The Son Tells Half the Story
By Sarah Kline, CEO and Co-Founder, UnitedGMH
UnitedGMH has joined Mental Health Europe among others in raising awareness of teen mental health by talking about the film The Son. It is a powerful film that shows a family struggling as their teenage son, Nicholas, grapples with deep depression.
The Lancet Commission on Ending Stigma and Discrimination in Mental Health report is clear that films can help educate a wider audience. This film needs strong trigger warnings and signposting on where to get support to truly educate. The performances by Zen McGrath, Hugh Jackman and Laura Dern are incredibly moving.
There is no doubt the film will raise awareness of how deeply children and teens suffer from depression and how challenging it is for families to know how best to respond.
But, as someone with lived experience of depression as a child, a teenager and now an adult, I feel it only tells half the story.
The film *** spoiler alert ** gives a strong impression that Nicholas, aged 17, is incapable of choosing what support he would most want and how to get better. And that treatment without his full consent would be best.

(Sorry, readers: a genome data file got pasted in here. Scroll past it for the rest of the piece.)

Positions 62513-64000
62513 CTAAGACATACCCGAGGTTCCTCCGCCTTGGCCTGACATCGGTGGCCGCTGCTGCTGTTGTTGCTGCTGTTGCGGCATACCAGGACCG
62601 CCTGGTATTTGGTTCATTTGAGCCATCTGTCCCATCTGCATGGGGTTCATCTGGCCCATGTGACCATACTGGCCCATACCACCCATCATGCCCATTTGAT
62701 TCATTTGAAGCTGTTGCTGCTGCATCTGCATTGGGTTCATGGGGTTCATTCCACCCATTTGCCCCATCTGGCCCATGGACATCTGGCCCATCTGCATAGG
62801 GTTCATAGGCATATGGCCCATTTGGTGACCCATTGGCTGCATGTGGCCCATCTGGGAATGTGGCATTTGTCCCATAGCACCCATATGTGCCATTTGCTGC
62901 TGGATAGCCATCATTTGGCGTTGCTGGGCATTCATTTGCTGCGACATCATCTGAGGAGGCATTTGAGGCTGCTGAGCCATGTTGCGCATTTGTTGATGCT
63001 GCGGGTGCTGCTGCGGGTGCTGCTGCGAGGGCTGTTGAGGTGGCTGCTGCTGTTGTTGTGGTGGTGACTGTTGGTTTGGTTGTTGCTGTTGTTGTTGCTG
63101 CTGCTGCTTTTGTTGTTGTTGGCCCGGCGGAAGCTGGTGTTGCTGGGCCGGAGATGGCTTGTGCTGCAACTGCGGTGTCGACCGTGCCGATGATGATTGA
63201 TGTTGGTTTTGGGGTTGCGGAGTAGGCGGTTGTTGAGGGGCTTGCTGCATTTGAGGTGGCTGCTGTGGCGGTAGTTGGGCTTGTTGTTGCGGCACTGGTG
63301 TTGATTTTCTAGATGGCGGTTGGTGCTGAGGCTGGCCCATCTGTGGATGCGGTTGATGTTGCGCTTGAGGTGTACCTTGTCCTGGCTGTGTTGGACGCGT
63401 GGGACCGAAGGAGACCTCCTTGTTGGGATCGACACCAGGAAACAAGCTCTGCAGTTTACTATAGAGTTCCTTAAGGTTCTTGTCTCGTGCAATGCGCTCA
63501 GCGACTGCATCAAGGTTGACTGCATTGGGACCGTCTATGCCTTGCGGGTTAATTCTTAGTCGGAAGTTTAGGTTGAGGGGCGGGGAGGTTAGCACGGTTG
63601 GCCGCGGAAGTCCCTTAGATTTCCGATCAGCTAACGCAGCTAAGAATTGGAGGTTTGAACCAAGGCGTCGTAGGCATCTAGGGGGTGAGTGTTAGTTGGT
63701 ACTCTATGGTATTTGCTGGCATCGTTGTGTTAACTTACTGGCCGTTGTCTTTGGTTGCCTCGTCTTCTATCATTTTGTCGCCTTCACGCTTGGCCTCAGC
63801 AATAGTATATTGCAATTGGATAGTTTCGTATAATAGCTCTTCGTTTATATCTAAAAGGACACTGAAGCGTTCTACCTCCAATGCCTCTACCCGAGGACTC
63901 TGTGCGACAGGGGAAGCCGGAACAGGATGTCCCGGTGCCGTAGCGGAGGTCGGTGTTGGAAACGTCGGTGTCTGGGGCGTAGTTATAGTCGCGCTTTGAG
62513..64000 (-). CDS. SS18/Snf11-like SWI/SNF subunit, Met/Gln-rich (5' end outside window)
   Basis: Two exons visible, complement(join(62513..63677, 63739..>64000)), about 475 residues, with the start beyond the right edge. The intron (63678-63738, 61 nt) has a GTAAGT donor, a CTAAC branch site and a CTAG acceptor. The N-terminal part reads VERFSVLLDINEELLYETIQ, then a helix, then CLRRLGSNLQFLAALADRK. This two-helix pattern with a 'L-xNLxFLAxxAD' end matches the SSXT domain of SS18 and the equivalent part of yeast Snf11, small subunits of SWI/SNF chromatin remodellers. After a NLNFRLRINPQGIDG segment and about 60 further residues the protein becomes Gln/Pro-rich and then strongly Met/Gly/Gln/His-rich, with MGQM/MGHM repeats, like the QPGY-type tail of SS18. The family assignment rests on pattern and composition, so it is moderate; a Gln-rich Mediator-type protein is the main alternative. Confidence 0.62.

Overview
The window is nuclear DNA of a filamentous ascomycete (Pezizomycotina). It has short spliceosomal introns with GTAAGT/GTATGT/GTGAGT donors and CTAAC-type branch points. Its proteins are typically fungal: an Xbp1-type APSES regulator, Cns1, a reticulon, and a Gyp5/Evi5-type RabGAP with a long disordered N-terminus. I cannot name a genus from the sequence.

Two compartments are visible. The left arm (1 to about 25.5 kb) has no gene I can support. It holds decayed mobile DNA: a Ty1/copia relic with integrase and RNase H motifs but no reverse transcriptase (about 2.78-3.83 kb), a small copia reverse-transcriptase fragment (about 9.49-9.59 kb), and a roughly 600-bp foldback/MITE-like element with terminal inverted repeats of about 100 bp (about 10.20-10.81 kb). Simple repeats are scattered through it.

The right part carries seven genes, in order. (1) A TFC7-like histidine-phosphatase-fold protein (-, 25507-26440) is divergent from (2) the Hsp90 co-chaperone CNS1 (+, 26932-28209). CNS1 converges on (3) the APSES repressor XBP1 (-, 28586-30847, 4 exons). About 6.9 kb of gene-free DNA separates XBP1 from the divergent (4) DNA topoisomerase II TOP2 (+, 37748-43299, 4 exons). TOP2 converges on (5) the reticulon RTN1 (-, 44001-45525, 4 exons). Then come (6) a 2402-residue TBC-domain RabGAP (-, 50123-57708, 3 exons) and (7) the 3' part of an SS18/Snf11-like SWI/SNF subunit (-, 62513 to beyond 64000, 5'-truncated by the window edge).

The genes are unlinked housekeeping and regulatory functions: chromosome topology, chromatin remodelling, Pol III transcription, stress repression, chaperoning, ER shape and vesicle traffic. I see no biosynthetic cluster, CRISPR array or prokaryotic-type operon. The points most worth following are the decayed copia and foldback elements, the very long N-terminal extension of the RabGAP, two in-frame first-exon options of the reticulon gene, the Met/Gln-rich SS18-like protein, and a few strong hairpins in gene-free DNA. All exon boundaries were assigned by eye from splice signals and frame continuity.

I do not agree. I cannot presume to know what his actual diagnosis is and what is best for him, each person experiences mental ill health differently, but what I can say is that any message coercive treatment can be best is not helpful. And I am not alone. You can read what MHE says here.
Anyone who is struggling with mental ill health needs reassurance that there is always a range of options and that they can take control of the treatment they need.
There is a growing movement – including the WHO, Mental Health Europe and many others – calling for better community-based treatment and care. And this really does need to be in the community, where people live and work, not in a hospital far away.
There are increasing numbers of organisations by and for young people offering peer support and more tailored services to meet their needs. We often highlight these through the Global Mental Health Action Network.
There are far from sufficient services and support in any country but the situation is slowly changing and we need to recognise and highlight that.
We all have the right to good physical and mental health. The message we need to take from The Son is that mental health can be fragile and everyone needs some support – whether the person experiencing a mental illness or their family and friends.
But there must be choices as to what that support is, and how people manage their own mental health. Without that mental illness will remain a lonely and stigmatising experience. And people will not come forward to seek help when they need it most.
Mental health support in a wide range of countries here.
Child and teenage mental health here.
Lancet Commission on Ending Stigma and Discrimination in Mental Health here.
Join UnitedGMH in calling for good mental and physical health here.
Join the Global Mental Health Action Network and work with others to reform mental health here.